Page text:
Improving Your Urinary Continence

Time to Read: About 3 minutes

This information will help you improve your urinary continence.

Urinary continence is the ability to keep from accidentally leaking urine (pee) from your bladder. Accidentally leaking urine is called incontinence. Incontinence can be caused by surgery or radiation therapy to your pelvis or having an overactive bladder.

There are several things you can do to help retrain your bladder and improve your urinary continence. Your doctor or nurse will talk with you about which ones are best for you. This depends on your diagnosis and type of treatment that you had. If you have any questions, talk with your doctor or nurse.

Drink Fewer Liquids

  • Limit the amount of liquid you drink, if your doctor or nurse tells you to. There’s no set amount of water that you need. You should drink when you’re thirsty.
  • If you urinate (pee) often at night, don’t drink any liquids after dinner.
  • If you take medication at night, take it with only a sip of water.

Empty Your Bladder on a Schedule

  • Urinate every 1 to 2 hours, if you can.
    • If you still leak urine during that time, urinate more often.
    • If you haven’t leaked any urine after 1 or 2 hours, increase the time between urinations.
  • Don’t wait until the last minute to urinate.
  • Urinate as much as you can each time you go.
  • If you have trouble urinating, urinate once, then walk away from the toilet. In 5 to 10 minutes, urinate again. Use your abdominal (belly) muscles to help empty your bladder.

Keep a Urination Log

Your doctor or nurse will give you:

  • A urination log to write down how much and how often you urinate.
  • A plastic container to catch your urine. This will be a collection “hat” if you’re female or urinal if you’re male.

Choose any 3-day period. During those 3 days, urinate only into the hat or urinal. Each time you urinate, measure the amount of urine. Write it in your urination log. Then, pour the urine into the toilet and flush. If you leave home during your collection period, take the urinal or hat and urination log with you.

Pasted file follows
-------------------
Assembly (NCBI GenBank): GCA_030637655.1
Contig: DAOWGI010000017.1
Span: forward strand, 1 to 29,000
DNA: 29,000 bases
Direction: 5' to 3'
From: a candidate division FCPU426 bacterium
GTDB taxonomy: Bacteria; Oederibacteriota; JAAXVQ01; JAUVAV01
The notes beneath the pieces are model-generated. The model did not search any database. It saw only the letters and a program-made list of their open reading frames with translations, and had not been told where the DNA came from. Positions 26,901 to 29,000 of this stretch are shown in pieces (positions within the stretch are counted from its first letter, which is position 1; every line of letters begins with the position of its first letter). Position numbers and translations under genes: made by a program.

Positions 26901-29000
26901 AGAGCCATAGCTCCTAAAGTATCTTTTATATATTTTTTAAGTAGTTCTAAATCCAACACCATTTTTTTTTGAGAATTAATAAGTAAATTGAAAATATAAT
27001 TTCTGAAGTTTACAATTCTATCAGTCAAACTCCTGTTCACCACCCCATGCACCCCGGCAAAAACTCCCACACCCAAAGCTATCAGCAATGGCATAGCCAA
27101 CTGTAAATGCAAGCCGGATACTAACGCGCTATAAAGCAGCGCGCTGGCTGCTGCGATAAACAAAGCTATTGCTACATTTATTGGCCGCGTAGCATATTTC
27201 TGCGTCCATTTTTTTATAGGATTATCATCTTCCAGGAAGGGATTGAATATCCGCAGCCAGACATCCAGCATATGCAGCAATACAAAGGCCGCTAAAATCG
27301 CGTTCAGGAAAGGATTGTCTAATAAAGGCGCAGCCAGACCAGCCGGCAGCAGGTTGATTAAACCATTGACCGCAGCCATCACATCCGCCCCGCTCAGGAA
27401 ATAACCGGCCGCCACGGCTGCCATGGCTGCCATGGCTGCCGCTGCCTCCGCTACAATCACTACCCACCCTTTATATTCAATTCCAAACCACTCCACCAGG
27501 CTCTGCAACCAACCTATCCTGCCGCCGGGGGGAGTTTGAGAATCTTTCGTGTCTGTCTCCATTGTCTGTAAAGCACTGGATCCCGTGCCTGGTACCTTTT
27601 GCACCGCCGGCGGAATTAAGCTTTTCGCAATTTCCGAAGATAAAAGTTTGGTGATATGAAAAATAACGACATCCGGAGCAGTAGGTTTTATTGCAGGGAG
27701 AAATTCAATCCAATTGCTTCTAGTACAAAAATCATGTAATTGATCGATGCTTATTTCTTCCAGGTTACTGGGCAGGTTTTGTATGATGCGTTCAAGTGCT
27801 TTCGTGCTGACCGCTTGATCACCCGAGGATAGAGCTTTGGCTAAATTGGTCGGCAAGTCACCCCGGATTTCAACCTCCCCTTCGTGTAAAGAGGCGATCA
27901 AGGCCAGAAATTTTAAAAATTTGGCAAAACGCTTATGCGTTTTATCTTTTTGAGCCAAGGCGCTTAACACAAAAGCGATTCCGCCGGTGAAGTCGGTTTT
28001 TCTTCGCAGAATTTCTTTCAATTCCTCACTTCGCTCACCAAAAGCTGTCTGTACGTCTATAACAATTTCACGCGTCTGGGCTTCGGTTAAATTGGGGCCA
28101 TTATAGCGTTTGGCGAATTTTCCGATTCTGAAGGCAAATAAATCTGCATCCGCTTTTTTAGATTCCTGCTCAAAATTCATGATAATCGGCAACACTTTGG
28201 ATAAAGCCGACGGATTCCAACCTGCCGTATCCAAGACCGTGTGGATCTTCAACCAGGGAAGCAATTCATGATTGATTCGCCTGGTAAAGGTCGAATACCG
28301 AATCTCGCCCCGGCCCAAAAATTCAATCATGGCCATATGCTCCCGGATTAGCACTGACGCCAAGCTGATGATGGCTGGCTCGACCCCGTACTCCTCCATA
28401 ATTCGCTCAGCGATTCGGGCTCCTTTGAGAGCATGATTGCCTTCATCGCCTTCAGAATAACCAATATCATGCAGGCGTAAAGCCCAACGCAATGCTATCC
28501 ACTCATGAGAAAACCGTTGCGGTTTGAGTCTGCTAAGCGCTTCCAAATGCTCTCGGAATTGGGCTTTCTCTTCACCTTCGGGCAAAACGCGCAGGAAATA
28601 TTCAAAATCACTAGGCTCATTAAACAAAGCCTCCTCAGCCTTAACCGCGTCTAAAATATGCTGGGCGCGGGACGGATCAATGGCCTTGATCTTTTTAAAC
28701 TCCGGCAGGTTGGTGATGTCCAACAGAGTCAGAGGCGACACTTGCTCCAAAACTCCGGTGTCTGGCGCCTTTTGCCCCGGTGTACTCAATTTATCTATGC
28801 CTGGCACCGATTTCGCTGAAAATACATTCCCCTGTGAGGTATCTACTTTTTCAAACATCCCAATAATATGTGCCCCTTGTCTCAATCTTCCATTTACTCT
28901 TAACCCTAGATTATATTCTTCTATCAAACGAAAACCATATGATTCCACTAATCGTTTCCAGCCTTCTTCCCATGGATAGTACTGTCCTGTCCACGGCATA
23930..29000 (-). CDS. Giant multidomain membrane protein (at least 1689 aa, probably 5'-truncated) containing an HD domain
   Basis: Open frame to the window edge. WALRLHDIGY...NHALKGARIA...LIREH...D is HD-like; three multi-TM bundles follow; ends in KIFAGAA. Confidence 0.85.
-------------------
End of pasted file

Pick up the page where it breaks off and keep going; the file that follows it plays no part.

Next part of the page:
If you have incontinence, write that down as well. Write down if it happened:

  • When you were straining.
  • During stress on your bladder, such as coughing, sneezing, bending, lifting, or a change in position.
  • With an uncontrollable urge.
  • On the way to the toilet.
  • Without you knowing it.

If you forget to measure your urine or can’t measure your urine, tell your doctor or nurse.

Bring your urination log with you to your next appointment. Your doctor or nurse will review and discuss it with you.

Do Kegel (Pelvic Floor Muscle) Exercises

The goal of Kegel exercises is to strengthen your pelvic floor muscles. This can help prevent urinary incontinence.

To find your pelvic floor muscles, imagine you’re urinating. Contract the muscles you would need to stop the stream of urine. You can also tighten the muscles that you use to hold back gas when you don’t want to pass it.

To do Kegel exercises:

  1. Tighten your pelvic floor muscles for 2 to 3 seconds.
  2. Relax the muscles completely for 10 seconds.
  3. Repeat this exercise 10 times. This is one set.

Start out doing 3 sets of Kegel exercises each day. Increase them to 7 to 10 sets a day, as recommended by your doctor.

When you have the urge to urinate, do 4 to 5 Kegel exercises. Concentrate on stopping the urge to urinate. You should also do Kegel exercises before coughing, bending, or lifting.

For more information, read the resource Pelvic Floor Muscle (Kegel) Exercises for Females or Pelvic Floor Muscle (Kegel) Exercises for Males. For more specific tips on doing Kegel exercises, visit the website for the National Association for Continence (NAFC) at

Limit or Avoid Foods and Drinks That Irritate Your Bladder

Certain foods and drinks can irritate your bladder. Examples include foods and drinks with caffeine or chocolate. More examples are listed in the table below.

You might need to change your diet to try to limit the number of these foods and drinks that you have at once. For example, don’t have apple juice, cereal with milk, and a banana for breakfast. If you drink coffee, try not to also use milk and a sweetener. Changing your diet can help you need to urinate less often.

Food type Foods to Limit
  • Bananas
  • Citrus fruits and juices (it’s okay to have low-acid juices, such as Tropicana Pure Premium® Low Acid Orange Juice)
  • Cranberries
  • Grapes and raisins
  • Guava
  • Peaches
  • Pineapple
  • Plums and prunes
  • Avocados
  • Chili peppers
  • Onions
  • Pickles
  • Tomatoes
Dairy products
  • Milk
  • Cheese
  • Yogurt
  • Alcohol
  • Apple juice
  • Carbonated drinks (sodas)
  • Coffee (it’s okay to have decaffeinated coffee)
  • Caffeinated tea (it’s okay to have decaffeinated tea)
  • Caffeine (including caffeinated coffee, tea, soda, and some medications)*
  • Chocolate (it’s okay to have carob and white chocolate)
  • Corned beef
  • Lentils
  • Lima beans
  • Nuts
  • Mayonnaise
  • NutraSweet® sugar substitute
  • Rye bread
  • Sour cream (it’s okay to have imitation sour cream)
  • Soy sauce
  • Vinegar

* Caffeine is also a diuretic. This means it’s likely to make you urinate more often.

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Last Updated

Tuesday, May 14, 2019